CHICAGO (CBS) — Following a panic on social media Tuesday, the iconic concert venue the Metro reassured the public that it remains in business.

In posts Tuesday afternoon, various Facebook and Twitter users mourned what they thought was the loss of the concert venue, located at 3730 N. Clark St. just north of Wrigley Field.

“This @MetroChicago news makes me want to scream and cry and throw things. So many memories,” one Twitter user wrote.

Many of the tweets and posts have since been deleted after others stepped in to point out they referenced a post on the Metro’s website that dates back to March – when they first announced a temporary closure for the COVID-19 pandemic.

In the March 17 post, the venue wrote, “As our world continues to be impacted by the COVID-19 pandemic, Metro, smartbar and GMan Tavern have made the difficult decision of closing our doors for the indefinite future.”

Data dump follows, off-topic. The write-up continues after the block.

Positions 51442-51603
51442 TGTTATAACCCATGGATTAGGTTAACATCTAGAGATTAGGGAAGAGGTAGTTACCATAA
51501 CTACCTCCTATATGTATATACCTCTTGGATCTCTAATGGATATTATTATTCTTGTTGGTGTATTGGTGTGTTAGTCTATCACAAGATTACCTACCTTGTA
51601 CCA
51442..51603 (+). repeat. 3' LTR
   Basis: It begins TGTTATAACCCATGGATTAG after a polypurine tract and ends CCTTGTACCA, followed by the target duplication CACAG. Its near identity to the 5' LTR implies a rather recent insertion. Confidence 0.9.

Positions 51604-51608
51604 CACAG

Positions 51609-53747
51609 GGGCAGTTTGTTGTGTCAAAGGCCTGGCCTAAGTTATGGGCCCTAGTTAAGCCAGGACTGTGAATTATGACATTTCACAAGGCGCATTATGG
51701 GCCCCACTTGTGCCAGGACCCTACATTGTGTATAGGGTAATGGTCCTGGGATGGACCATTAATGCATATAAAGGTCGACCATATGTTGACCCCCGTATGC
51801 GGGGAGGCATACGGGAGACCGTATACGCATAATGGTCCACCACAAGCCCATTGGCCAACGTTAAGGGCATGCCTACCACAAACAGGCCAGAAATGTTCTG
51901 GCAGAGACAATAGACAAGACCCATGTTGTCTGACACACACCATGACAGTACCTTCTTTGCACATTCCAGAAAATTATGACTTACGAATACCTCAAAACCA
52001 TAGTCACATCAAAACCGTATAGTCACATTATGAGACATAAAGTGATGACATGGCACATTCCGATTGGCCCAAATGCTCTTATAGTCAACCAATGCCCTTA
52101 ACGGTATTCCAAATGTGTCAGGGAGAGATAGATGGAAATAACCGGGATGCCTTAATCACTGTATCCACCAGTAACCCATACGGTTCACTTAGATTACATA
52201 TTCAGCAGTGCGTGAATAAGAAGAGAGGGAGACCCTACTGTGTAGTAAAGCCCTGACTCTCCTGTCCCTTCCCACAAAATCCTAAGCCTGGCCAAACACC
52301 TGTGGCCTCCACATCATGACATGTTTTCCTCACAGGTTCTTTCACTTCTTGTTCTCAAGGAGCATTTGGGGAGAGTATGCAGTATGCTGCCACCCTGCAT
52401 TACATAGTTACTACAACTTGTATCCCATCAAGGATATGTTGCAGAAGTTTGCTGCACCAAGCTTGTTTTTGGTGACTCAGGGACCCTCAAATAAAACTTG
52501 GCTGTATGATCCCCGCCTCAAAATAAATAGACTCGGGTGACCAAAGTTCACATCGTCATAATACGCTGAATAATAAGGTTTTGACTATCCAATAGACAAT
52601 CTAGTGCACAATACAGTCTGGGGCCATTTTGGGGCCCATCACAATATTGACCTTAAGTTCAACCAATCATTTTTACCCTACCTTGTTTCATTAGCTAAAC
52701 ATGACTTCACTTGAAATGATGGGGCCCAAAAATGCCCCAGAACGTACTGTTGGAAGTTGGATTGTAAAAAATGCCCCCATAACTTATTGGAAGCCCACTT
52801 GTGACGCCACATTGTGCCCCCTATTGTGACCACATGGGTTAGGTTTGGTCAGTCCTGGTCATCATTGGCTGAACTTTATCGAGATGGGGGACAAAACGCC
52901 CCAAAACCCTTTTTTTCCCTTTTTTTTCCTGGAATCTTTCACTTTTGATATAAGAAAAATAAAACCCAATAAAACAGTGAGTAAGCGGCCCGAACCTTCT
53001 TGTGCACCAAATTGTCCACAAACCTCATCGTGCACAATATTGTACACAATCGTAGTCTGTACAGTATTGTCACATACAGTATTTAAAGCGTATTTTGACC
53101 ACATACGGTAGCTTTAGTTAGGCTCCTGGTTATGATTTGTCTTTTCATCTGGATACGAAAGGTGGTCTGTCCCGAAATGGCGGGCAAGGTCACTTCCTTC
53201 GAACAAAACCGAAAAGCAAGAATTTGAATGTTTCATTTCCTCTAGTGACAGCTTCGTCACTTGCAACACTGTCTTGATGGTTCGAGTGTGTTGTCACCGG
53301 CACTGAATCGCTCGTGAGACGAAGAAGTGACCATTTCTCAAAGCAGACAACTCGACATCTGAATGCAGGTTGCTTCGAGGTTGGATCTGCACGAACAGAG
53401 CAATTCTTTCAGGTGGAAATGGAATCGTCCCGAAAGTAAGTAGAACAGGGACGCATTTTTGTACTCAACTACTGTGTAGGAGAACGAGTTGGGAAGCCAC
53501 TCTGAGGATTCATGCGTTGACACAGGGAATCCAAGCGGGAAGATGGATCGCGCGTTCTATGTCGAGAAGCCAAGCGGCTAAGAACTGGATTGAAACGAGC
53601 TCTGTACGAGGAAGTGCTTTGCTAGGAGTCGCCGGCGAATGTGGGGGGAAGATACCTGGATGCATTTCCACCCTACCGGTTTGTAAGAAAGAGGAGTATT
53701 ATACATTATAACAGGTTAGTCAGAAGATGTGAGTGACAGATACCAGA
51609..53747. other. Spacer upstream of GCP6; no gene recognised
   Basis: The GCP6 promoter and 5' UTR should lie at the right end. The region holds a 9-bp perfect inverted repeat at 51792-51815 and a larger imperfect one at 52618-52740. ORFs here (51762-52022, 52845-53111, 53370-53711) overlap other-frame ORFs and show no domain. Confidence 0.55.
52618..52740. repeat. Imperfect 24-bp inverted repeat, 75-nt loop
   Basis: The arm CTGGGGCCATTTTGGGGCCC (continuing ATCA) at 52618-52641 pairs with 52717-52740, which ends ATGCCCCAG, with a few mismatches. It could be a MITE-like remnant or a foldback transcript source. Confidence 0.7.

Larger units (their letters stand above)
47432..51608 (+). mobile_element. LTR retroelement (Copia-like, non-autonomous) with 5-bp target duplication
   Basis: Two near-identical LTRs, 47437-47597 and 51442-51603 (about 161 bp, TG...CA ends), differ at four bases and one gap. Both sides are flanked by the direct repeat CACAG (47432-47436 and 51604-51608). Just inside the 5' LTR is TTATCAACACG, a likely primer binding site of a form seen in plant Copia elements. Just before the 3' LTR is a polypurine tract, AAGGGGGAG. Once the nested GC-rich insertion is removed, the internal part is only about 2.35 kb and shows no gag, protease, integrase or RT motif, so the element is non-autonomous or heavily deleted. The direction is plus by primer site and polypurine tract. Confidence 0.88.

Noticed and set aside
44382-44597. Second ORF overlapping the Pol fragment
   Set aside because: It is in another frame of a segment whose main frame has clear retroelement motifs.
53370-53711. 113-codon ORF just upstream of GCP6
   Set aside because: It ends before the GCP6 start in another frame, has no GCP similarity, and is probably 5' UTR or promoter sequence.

With the rumor heating up Tuesday about a permanent closure based on a misread of the dated post, the Metro clarified on Facebook and Twitter that it remains in business.

“Hey y’all! While we appreciate your love and support, we wanted to go on record and inform you that Metro/smartbar/GMan Tavern are not permanently closed,” the Metro posted. “We look forward to reopening when it is deemed safe to do so.”

 

The Metro urged people to visit SaveOurStages.com to make sure it stays in business. The effort launched by the National Independent Venues Association emphasizes that small music venues were the first to close for the pandemic and will be the last to reopen, and have no revenue in the meantime.

It urges people to contact their U.S. senators and representatives to call for federal assistance for small music venues – including modifications to current legislation for businesses that are fully shuttered, and modifications to Small Business loans and to the Paycheck Protection Program, Tax Relief, Continued Unemployment Insurance, Mortgage and Rent Forbearance.

Owner Joe Shanahan opened the Metro – formerly known as Cabaret Metro – in 1982. REM played the first concert at the venue, and it is known for launching the careers of Smashing Pumpkins, Liz Phair, Veruca Salt, and other A-list acts.

Some Chicago entertainment venues have announced they are closing permanently due to the financial fallout from the pandemic, including stage theatre venue the Mercury Theater on Southport Avenue and improv comedy venue the iO Theater, located in recent years in the Clybourn Corridor.